Announcement

Collapse
No announcement yet.

Rnd 2 Grp CD - Fieseler Fi 156 Storch (Germany) vs Westland Lysander (Britain)

Collapse
X
 
  • Filter
  • Time
  • Show
Clear All
new posts

  • Rnd 2 Grp CD - Fieseler Fi 156 Storch (Germany) vs Westland Lysander (Britain)

    Round 2, Group CD:

    Fieseler Fi 156 Storch (Germany)
    vs
    Westland Lysander (Britain)




    Candidate #34 - Fieseler Fi 156 Storch (Germany)

    Service Intro - 1937
    Roles - army co-operation/liaison; medevac; tac recon; artillery spotting; staff transport; rescue from difficult terrain
    Quantity Produced - 2,850
    User Nations - Germany + about 25 other countries

    For further info & some technical details, you can start with Wiki here:
    https://en.wikipedia.org/wiki/Fieseler_Fi_156









    Candidate #49 - Westland Lysander (Britain)

    Service Intro - 1938
    Roles - liaison & staff transport; artillery spotting; coastal patrol & air-sea rescue; light bomber; medevac; clandestine ops; tactical recon; supply drops; trainer/target tug
    Quantity Produced - 1,786
    User Nations - Britain, Australia, Canada, Egypt, Finland, Free France, India, Ireland

    For further info & some technical details, you can start with Wiki here:
    https://en.wikipedia.org/wiki/Westland_Lysander








    Will you vote for the Storch or the Lysander?


    Only one of these two candidates will make it to the next round!


    Which of them is the more significant and/or influential?


    Consider the criteria with care! You decide!
    82
    Fieseler Fi 156 Storch (Germany)
    63.41%
    52
    Westland Lysander (Britain)
    36.59%
    30

    The poll is expired.

    Last edited by panther3485; 17 Jan 16, 02:54.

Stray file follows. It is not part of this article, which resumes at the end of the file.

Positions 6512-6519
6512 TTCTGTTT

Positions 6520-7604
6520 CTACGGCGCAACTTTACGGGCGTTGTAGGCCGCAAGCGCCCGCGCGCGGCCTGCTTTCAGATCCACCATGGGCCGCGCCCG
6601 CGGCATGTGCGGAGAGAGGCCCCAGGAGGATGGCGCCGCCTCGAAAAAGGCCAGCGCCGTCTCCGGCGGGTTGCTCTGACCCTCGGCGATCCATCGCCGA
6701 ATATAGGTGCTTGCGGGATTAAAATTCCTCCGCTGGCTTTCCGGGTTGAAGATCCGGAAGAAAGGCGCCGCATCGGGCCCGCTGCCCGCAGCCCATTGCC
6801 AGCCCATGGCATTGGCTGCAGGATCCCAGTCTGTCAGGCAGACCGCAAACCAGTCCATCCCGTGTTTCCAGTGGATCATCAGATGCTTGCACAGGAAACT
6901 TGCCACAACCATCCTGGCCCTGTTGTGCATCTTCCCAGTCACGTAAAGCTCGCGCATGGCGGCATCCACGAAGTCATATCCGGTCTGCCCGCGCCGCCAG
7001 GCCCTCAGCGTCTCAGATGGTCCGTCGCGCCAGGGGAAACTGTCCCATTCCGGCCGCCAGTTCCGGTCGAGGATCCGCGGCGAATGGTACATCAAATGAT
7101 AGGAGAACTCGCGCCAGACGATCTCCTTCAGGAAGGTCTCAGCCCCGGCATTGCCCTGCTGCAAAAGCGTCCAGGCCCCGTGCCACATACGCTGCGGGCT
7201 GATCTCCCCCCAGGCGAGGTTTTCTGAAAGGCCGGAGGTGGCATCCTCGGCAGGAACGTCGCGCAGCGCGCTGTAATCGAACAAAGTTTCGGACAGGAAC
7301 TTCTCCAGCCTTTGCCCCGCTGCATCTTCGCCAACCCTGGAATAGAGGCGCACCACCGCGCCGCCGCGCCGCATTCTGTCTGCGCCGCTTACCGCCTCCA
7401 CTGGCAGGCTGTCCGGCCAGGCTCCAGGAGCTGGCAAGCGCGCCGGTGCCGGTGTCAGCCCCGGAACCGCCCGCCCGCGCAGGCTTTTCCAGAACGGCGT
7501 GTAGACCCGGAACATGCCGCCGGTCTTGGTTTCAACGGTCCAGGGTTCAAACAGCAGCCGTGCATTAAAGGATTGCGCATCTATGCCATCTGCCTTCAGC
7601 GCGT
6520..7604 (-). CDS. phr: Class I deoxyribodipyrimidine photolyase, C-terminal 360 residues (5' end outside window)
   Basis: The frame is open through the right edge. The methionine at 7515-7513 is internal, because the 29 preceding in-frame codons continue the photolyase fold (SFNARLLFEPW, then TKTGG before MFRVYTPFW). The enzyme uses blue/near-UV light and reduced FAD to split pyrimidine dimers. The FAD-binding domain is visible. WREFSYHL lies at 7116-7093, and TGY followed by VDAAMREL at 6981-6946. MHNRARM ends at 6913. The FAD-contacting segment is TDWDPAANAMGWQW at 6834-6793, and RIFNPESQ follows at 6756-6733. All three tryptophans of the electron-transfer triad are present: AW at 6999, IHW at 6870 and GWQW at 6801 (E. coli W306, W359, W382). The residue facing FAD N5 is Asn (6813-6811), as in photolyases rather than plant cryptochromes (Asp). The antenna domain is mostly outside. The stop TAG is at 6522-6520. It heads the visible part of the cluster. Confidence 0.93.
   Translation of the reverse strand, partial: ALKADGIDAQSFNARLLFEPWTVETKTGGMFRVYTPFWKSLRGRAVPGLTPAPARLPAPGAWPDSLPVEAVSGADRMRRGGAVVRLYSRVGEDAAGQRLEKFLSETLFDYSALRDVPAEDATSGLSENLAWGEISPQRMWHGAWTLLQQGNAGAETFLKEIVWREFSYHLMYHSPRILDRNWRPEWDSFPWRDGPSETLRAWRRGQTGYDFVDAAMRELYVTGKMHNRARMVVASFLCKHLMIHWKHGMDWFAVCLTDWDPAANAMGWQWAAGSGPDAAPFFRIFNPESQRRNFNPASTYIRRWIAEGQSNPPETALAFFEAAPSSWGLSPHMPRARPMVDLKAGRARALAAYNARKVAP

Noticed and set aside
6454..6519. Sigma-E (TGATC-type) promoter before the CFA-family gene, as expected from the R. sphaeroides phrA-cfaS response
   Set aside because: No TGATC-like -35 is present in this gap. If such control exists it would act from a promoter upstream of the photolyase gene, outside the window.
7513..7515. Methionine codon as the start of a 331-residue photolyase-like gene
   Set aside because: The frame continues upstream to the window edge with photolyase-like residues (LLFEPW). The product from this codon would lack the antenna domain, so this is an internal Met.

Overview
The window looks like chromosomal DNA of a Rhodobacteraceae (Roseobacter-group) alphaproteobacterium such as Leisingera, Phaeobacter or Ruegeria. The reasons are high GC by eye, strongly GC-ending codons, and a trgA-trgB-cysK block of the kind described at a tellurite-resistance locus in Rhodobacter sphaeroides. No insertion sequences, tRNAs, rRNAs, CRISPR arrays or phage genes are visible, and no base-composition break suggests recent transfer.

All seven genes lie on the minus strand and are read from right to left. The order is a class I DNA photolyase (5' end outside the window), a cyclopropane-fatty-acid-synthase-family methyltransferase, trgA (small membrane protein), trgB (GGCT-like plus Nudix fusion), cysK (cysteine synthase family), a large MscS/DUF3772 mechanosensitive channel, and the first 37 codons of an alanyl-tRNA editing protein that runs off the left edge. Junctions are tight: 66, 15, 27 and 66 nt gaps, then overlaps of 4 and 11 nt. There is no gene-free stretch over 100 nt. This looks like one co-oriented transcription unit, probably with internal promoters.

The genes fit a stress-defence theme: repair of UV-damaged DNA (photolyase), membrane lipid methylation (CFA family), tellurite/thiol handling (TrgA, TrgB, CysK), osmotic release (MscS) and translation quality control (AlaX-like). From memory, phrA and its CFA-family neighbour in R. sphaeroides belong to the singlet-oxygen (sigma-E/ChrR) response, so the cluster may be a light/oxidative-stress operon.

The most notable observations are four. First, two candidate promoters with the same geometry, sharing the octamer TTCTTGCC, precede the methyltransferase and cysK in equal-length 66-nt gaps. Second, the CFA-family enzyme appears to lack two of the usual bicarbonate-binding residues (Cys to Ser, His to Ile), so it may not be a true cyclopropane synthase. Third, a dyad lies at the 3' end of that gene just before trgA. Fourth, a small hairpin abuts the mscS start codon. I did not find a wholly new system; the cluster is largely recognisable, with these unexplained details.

"Chatfield, there seems to be something wrong with our bloody ships today!"
    Vice Admiral Beatty to Flag Captain Chatfield; Battle of Jutland, 31 May - 1 June, 1916.

  • #2
    Good match Panther!

    Abstain, pending brilliant commentary.

    My heart says the Storch.

    My brain says the Lissie.

    Damn! thats a hard one to pick.

    Abstain pending....
    My Articles, ALMOST LIVE, exclusive to The Armchair!

    Soviet Submarines in WW2....The Mythology of Shiloh....(Edited) Both Sides of the Warsaw Ghetto
    GULAG Glossary....Who Really Killed The Red Baron?....Pearl Harbor At 75
    Lincoln-Douglas Debates

    Comment


    • #3
      Overall, the low speed performance of the Feisler was far superior to that of the Lysander, while the Lysander carried out Resistance para drops and many other extremely useful and dangerous tasks.

      Like Drusus, my heart is with the Storch, but my brain reminds me that the Lysander, with it's greater passenger and cargo capacity, was far more useful overall.
      Quis Custodiet Ipsos Custodes? Who is watching the watchers?

      Comment


      • #4
        The Storch, one of the few German aircraft I am impressed by
        Will no one tell me what she sings?--
        Perhaps the plaintive numbers flow
        For old, unhappy, far-off things,
        And battles long ago:
        -William Wordsworth, "The Solitary Reaper"

        Comment


        • #5
          When in doubt go with the numbers.
          John

          Play La Marseillaise. Play it!

          Comment


          • #6
            Here's how I see this match up. Both aircraft filled similar roles. But, the Lysander having been initially built prewar on the concept of "Army cooperation" was sized to carry a small bomb load and a machinegun or two. WW 2 quickly proved that an aircraft like the Lysander stood zero chance of operating over an active battlefield and that it's tiny bomb load and few weapons were all but worthless. Hence it's morphing into a liaison / light transport aircraft... Mostly because it was already available.

            The Storch on the other hand is one of a number of such light liaison transport aircraft that many nations developed prior to or during WW 2. It follows the successful pattern for such planes. It has a low power engine, great low speed characteristics, can land just about anywhere, and doesn't cost much.

            Look at the difference in the two:

            Lysander: Weighs 4,365 lbs empty about 5,500 loaded. Has a 305 yd. take off and about a 100 yd. landing. Carries 2 x .303 machineguns and can (if fitted) carry about 500 lbs. in small bombs.

            Storch: Weighs 1,900 lbs. empty and about 2,300 loaded. Has a 80 yard take of and 30 yd. landing. Generally not armed.